December 30, 2022
March Futures Faced Downward Pressure Most of the Week
After last week’s gains in cotton prices, the holiday-shortened week put downward pressure on March futures. March closed higher going into the weekend, with the outside market influencing prices to gain ground after last week’s shockingly bad Export Sales Report. Once the market opened on Tuesday, cotton prices traded in narrow ranges, but closed lower each day as the week progressed. Cotton specific news was light this week, with most of the pressure coming from outside macro sources. For the week ending December 29, March futures closed at 82.64 cents per pound, down 166 points. Total open interest continued to decrease, with a reduction of 3,340 contracts to finish at 190,988.
Outside markets typically tend to perform well the last week of the year, but that has not necessarily been the case this week. Personal income was reported higher than anticipated at 0.4%, U.S. Retail Inventory figures had a fourth consecutive decrease and fell 0.3%, and pending home sales came in at the second lowest reading in 20 years, hinting at a more bearish tone for the economy. However, stocks rallied on Thursday to finish the week with gains before the last trading session of the year. Jobless claims came in at 225,000, which is a 10-month high and helped stocks gain some ground. Covid cases in China have been surging, but the reopening of the country has helped markets find support recently. The U.S. Dollar Index was also under pressure again this week, with many saying the Dollar’s strength has now run its course. Although stocks rallied to close out the week, with only one trading session left in 2022, this year is set to be the worst on record since the 2008 financial crisis.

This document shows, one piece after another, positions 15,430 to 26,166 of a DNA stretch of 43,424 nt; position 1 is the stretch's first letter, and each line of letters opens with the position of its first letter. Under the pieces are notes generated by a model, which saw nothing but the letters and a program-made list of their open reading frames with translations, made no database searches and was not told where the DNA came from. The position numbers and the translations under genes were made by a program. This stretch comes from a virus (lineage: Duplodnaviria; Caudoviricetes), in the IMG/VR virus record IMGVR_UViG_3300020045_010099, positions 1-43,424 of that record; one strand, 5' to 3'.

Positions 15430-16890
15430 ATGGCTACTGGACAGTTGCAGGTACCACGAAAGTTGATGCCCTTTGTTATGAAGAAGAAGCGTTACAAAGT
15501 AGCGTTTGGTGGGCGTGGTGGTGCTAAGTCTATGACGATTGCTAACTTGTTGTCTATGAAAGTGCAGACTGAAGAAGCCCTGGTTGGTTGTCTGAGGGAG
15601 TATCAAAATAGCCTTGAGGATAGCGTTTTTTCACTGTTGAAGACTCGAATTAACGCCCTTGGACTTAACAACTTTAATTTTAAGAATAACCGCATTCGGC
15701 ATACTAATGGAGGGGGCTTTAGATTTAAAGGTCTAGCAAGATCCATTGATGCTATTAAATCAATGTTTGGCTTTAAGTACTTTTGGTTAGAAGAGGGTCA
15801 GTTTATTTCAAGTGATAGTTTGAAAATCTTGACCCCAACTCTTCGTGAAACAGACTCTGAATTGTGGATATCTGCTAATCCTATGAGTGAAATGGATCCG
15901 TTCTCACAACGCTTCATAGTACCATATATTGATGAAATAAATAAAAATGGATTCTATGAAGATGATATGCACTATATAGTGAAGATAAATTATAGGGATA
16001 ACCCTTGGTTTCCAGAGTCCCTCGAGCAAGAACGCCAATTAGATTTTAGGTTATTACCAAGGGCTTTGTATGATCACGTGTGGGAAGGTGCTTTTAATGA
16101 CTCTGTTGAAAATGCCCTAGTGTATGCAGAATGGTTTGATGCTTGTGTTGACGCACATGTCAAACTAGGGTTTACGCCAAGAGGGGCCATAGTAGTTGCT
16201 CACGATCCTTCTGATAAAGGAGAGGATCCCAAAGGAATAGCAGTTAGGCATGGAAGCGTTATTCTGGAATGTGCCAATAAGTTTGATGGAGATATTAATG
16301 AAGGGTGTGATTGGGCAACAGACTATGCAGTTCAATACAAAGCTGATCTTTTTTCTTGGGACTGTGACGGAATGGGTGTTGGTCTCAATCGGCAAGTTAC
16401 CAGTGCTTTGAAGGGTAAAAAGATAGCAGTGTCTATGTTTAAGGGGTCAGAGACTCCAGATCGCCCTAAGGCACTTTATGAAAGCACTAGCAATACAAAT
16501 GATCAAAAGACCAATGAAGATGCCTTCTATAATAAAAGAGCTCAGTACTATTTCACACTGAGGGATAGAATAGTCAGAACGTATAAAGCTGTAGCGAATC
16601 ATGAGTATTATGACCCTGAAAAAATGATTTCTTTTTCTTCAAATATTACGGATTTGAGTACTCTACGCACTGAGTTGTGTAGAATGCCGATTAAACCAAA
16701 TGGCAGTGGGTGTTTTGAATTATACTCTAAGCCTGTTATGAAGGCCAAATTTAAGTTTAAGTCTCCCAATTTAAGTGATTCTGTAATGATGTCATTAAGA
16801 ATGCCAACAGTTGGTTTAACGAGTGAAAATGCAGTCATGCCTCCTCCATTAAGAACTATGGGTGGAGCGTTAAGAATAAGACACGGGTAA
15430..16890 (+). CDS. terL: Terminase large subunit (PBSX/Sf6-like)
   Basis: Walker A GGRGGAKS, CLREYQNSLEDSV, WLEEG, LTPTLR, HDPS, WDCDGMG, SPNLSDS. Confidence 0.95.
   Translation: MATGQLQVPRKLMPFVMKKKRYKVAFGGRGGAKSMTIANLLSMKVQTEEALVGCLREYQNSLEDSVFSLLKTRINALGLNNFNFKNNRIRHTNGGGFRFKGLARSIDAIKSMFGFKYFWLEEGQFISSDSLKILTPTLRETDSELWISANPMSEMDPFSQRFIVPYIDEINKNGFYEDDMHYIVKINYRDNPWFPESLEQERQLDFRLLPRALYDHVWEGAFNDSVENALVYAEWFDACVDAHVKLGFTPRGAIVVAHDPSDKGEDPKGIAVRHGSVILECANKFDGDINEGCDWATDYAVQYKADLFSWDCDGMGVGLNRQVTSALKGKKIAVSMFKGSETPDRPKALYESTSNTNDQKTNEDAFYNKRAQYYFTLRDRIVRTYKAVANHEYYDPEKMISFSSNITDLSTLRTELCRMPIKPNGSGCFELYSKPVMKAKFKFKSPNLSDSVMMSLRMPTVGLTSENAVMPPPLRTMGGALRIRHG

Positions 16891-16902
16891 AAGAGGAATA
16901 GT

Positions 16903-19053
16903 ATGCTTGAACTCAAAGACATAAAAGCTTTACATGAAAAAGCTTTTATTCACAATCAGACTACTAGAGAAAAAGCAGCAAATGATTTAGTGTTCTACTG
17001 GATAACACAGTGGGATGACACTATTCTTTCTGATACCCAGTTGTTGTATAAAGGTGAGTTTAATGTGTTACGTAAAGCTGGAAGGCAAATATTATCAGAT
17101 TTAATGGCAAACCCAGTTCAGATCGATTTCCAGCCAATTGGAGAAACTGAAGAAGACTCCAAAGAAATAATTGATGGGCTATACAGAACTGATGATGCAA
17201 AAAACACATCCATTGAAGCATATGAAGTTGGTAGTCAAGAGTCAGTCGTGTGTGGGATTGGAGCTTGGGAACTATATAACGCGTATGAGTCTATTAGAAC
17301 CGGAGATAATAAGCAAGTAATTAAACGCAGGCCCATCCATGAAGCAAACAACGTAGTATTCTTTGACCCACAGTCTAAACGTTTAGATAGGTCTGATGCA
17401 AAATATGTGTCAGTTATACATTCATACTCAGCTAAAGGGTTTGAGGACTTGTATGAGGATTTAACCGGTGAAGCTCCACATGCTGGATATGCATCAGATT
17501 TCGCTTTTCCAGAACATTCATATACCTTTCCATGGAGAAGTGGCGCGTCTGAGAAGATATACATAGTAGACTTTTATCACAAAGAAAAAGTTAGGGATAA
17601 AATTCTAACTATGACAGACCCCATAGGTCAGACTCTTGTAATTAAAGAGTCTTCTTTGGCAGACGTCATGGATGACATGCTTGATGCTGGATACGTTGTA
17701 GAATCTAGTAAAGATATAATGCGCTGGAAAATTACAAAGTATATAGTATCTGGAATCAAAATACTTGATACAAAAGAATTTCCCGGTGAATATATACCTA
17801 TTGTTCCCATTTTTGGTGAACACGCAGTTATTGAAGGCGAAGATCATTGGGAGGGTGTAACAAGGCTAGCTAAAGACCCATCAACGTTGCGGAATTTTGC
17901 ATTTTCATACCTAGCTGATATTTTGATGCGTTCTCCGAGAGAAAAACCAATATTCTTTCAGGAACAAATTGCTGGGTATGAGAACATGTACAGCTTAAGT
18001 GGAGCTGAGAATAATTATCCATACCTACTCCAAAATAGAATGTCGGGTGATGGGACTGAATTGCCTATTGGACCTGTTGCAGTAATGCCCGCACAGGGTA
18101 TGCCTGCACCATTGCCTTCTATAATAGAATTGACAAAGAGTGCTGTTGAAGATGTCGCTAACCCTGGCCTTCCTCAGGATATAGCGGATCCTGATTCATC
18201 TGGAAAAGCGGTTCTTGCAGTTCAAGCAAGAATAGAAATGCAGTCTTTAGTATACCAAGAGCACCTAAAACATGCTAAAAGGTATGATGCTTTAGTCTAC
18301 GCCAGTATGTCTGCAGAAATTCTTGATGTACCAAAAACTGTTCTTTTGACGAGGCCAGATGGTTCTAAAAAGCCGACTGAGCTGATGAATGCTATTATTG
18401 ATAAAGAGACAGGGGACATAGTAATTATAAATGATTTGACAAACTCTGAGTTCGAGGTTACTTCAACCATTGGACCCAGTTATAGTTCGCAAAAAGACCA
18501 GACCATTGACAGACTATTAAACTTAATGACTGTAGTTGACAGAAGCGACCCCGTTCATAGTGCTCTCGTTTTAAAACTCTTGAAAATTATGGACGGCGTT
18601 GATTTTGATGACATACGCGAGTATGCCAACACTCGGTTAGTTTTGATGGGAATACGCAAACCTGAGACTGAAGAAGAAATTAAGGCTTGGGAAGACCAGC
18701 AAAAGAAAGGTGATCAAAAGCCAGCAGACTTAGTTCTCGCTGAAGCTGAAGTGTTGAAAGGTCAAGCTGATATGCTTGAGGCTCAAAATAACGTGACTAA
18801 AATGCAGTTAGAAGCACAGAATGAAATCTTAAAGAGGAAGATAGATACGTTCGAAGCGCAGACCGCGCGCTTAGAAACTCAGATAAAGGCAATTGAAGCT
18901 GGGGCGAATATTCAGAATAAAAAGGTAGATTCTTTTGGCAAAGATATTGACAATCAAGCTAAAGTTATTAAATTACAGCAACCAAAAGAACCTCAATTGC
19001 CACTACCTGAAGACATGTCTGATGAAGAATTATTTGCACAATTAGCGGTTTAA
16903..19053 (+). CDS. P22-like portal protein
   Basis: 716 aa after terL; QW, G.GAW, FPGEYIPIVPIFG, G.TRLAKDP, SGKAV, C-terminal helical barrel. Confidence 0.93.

For the week ending December 22, the Export Sales Report looked a lot more promising compared to the week prior. Net sales of 82,300 Upland bales were made for the 2022/23 crop year, with the biggest buyers being South Korea (17,800 bales), China (15,400 bales), and Turkey (15,200 bales). The 2023/24 crop year had sales of 3,500 bales. Shipments stayed in the area that has become the norm recently with 140,300 bales exported. To reach the current export estimate, the U.S. needs to be shipping around 255,000 bales each week. Net sales of Pima for this crop year totaled 5,600 bales with 4,300 bales shipped.
The Week Ahead
Next week will be another shortened trading week due to the New Year’s holiday, meaning the Export Sales Report will be delayed. Besides the impact of export sales, traders will also start focusing on this year’s Index rebalancing and what the continued influence China’s reopening will have on cotton demand.
We wish our readers a happy and prosperous 2023!